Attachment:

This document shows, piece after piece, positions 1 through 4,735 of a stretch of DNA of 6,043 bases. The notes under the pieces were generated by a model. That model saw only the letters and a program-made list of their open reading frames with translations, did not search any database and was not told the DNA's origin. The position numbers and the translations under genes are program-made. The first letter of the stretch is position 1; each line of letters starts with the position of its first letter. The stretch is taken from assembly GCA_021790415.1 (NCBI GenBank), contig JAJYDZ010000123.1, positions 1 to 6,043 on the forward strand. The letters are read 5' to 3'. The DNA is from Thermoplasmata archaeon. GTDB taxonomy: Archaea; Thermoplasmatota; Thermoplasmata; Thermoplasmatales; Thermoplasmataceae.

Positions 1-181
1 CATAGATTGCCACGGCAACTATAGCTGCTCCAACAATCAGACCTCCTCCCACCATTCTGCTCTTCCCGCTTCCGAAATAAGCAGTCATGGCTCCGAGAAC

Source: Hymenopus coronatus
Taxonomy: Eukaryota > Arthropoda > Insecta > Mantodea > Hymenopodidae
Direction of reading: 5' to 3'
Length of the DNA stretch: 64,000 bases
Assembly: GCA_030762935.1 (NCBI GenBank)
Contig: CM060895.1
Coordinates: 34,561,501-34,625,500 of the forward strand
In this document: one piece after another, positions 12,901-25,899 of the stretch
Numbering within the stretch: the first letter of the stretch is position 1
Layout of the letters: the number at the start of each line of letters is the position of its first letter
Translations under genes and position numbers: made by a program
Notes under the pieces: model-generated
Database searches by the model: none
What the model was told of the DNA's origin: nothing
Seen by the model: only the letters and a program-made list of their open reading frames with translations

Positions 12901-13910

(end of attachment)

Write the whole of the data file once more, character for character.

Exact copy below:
This document shows, piece after piece, positions 1 through 4,735 of a stretch of DNA of 6,043 bases. The notes under the pieces were generated by a model. That model saw only the letters and a program-made list of their open reading frames with translations, did not search any database and was not told the DNA's origin. The position numbers and the translations under genes are program-made. The first letter of the stretch is position 1; each line of letters starts with the position of its first letter. The stretch is taken from assembly GCA_021790415.1 (NCBI GenBank), contig JAJYDZ010000123.1, positions 1 to 6,043 on the forward strand. The letters are read 5' to 3'. The DNA is from Thermoplasmata archaeon. GTDB taxonomy: Archaea; Thermoplasmatota; Thermoplasmata; Thermoplasmatales; Thermoplasmataceae.

Positions 1-181
1 CATAGATTGCCACGGCAACTATAGCTGCTCCAACAATCAGACCTCCTCCCACCATTCTGCTCTTCCCGCTTCCGAAATAAGCAGTCATGGCTCCGAGAAC

Source: Hymenopus coronatus
Taxonomy: Eukaryota > Arthropoda > Insecta > Mantodea > Hymenopodidae
Direction of reading: 5' to 3'
Length of the DNA stretch: 64,000 bases
Assembly: GCA_030762935.1 (NCBI GenBank)
Contig: CM060895.1
Coordinates: 34,561,501-34,625,500 of the forward strand
In this document: one piece after another, positions 12,901-25,899 of the stretch
Numbering within the stretch: the first letter of the stretch is position 1
Layout of the letters: the number at the start of each line of letters is the position of its first letter
Translations under genes and position numbers: made by a program
Notes under the pieces: model-generated
Database searches by the model: none
What the model was told of the DNA's origin: nothing
Seen by the model: only the letters and a program-made list of their open reading frames with translations

Positions 12901-13910